A Brief History of the Inupiat Indians

 
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If you’ve ever visited or researched Alaska, you know that many of their indigenous people are Inupiat Indians. The Inupiat people are very loyal to their culture but have also modernized with time. Let’s take a step back to find out how these people got to where they are today and what inspired them along the way. 

Although the Inupiat people are now spread out in various regions of the world, it is believed that their origins lie in north-western Alaska. Their culture is very much dictated by the cold climate that surrounded them and they hunted the seals, walrus, whales and caribou that were native to their climate for survival. The Inupiat lived in houses made of driftwood and sod and spoke an early version of the Inuit language known as Inuktitut.

Starting around the 11th century, they began to move East into Arctic Canada. This was probably due to the rich whaling grounds the area had to offer. The Inupiat people were very reliant on whales for subsistence as they were large animals that had a lot of meat and could feed an entire village for days.

However, when temperatures continued to drop during the years ranging from 1300-1500, many of the people to shifted further southward. In the 1800’s, the Inupiat living in the Arctic would come into contact with many explorers. The Europeans brought them iron which enabled them to make tools like harpoons and knives. They also began to learn more about the outside world. Eventually, Europeans and Americans began to open operations in the Arctic area to take advantage of the whaling industry. Many of the Inupiat were hired to work on their boats. 

However, by the early 1900’s the whaling industry began to die off. Many Inupiat Indians became subjects or citizens of the Canadian state. But because many had no power over their own lives, a lot of Inupiat people slipped into poverty. Fortunately, after the second world war, Canada started taking an active interest in Inupiat well-being. They created settlements with inexpensive housing where the Inupiat could live. Although this improved the Inupiat’s living situation, the people wanted to further improve their circumstances by creating self government among their people. This was a wish that was brought to fruition when a new territory of Nunavut was established in Canada in 1999.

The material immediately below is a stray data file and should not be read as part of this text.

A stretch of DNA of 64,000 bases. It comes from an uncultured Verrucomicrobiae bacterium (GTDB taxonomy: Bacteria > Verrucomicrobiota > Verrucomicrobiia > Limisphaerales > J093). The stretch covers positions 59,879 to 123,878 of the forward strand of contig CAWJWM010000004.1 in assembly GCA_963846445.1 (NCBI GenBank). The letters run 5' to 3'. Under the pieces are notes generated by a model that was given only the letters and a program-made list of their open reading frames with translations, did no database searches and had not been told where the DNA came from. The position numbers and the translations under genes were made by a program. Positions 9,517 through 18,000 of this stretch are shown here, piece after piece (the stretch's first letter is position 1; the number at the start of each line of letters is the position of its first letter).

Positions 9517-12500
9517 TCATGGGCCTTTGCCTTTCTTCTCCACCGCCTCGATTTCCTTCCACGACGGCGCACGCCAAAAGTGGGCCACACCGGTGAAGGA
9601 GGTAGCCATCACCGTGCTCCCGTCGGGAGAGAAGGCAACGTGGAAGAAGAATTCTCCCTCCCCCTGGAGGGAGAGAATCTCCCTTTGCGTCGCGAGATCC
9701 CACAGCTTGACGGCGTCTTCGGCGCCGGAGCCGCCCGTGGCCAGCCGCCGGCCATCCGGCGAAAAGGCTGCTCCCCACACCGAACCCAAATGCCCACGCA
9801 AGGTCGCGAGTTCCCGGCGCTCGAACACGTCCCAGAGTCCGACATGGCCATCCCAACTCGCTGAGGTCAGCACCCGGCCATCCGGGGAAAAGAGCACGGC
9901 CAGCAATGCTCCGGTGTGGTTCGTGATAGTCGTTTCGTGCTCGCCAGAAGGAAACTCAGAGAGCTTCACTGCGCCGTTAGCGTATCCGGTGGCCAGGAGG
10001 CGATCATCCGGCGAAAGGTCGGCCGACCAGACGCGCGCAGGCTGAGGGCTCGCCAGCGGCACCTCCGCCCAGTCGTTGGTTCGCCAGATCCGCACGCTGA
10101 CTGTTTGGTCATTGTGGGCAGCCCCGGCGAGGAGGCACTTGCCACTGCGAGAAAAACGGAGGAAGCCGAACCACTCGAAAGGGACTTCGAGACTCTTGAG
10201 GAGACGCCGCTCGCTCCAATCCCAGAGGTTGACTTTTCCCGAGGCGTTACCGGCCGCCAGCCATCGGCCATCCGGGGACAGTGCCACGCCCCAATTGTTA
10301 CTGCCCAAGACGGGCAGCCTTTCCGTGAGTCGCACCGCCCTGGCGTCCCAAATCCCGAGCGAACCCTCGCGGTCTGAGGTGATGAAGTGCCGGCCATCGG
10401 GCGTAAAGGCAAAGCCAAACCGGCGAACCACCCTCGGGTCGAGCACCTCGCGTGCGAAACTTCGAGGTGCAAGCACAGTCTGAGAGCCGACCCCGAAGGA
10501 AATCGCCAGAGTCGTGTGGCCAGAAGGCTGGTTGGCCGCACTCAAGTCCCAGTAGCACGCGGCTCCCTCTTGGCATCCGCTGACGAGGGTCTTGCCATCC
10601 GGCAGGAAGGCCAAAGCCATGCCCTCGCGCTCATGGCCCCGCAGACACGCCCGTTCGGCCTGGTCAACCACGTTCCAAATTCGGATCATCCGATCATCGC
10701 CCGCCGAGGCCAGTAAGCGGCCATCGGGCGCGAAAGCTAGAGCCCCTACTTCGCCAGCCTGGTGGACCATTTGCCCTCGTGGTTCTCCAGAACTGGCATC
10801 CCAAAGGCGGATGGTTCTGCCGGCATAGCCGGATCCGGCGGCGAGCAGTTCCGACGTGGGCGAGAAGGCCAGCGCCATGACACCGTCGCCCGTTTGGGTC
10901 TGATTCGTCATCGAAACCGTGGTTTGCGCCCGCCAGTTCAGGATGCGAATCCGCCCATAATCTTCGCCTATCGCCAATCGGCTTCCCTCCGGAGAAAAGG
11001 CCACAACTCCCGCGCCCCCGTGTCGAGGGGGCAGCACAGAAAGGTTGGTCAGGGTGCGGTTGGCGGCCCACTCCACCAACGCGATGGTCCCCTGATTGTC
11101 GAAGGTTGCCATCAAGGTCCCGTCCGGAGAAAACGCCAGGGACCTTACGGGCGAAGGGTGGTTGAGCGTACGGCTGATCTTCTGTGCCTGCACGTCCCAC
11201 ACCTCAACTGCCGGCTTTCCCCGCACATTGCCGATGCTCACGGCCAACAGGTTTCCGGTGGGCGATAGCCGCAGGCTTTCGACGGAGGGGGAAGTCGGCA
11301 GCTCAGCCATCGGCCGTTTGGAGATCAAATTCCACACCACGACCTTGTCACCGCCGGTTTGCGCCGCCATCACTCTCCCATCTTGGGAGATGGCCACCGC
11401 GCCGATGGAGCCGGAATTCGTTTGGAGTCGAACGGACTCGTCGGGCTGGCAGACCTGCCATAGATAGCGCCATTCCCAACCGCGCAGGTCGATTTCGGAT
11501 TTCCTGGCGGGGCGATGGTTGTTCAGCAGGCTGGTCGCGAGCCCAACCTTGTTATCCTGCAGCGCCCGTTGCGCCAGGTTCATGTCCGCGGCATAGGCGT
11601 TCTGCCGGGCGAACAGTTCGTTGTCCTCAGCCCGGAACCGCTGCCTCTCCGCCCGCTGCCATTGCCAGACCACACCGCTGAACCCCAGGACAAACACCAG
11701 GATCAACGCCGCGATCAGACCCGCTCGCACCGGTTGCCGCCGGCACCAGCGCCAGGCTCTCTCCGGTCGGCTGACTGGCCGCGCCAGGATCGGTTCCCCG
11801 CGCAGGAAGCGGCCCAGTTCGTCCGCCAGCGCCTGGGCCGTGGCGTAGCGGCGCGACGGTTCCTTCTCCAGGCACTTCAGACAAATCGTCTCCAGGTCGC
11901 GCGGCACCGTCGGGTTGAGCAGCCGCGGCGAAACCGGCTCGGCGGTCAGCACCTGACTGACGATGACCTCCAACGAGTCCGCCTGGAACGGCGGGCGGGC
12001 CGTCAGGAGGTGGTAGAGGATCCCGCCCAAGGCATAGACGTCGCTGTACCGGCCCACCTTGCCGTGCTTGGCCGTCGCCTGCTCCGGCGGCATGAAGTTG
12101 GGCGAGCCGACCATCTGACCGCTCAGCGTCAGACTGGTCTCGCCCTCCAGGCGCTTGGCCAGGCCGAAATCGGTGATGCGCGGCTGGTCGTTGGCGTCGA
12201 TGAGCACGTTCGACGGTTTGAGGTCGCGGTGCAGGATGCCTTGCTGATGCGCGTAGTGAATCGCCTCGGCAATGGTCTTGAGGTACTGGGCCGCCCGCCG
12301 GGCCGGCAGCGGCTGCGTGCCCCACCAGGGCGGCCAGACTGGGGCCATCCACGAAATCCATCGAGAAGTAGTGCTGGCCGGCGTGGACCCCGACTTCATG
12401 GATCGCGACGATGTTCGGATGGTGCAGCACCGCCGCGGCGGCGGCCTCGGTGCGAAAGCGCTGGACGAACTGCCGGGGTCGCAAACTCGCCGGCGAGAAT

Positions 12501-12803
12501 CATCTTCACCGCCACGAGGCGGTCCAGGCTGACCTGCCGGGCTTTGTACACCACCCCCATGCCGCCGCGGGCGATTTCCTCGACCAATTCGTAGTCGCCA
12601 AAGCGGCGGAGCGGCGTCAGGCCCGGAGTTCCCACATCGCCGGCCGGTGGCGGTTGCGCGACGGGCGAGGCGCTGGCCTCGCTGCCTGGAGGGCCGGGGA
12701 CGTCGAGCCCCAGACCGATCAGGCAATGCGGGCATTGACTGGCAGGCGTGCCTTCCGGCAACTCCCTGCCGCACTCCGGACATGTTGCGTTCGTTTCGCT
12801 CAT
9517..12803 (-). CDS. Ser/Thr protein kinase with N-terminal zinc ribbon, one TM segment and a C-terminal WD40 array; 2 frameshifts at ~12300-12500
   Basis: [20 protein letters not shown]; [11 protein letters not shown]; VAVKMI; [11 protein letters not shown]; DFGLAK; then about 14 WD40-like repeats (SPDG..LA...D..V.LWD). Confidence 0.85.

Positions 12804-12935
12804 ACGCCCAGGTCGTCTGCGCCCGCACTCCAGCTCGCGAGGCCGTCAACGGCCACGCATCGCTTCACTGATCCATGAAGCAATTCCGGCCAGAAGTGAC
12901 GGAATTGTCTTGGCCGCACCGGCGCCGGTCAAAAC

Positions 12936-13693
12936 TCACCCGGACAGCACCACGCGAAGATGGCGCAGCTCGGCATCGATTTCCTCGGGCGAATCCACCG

Inupiat living outside of Canada also had success creating their own settlements, one of which was established in 1984 and located in the Arctic coast in the Northwestern Territories set up under the Committee for Original People’s Entitlement. Even earlier than that, in 1975, the Northern Quebec Inupiat Association established land ownership and other rights in Arctic Quebec. However, these settlements are comprehensive land claims only and are not as broad as the Nunavut claim which include the establishment of a public, territorial government. 

Today the Inupiat have seen much success in establishing self government and own much of the Arctic outright. However, the Arctic is still largely undeveloped and job opportunities are limited. Fortunately, they have a young and vibrant population that have inherited a sense of resiliency from their ancestors. This is a spirit that will help them to thrive as time goes on. 

And if you’re ever in Barrow, be sure to stop by the Inupiat Heritage Center if you would like to view more of the Inupiat’s history!

 

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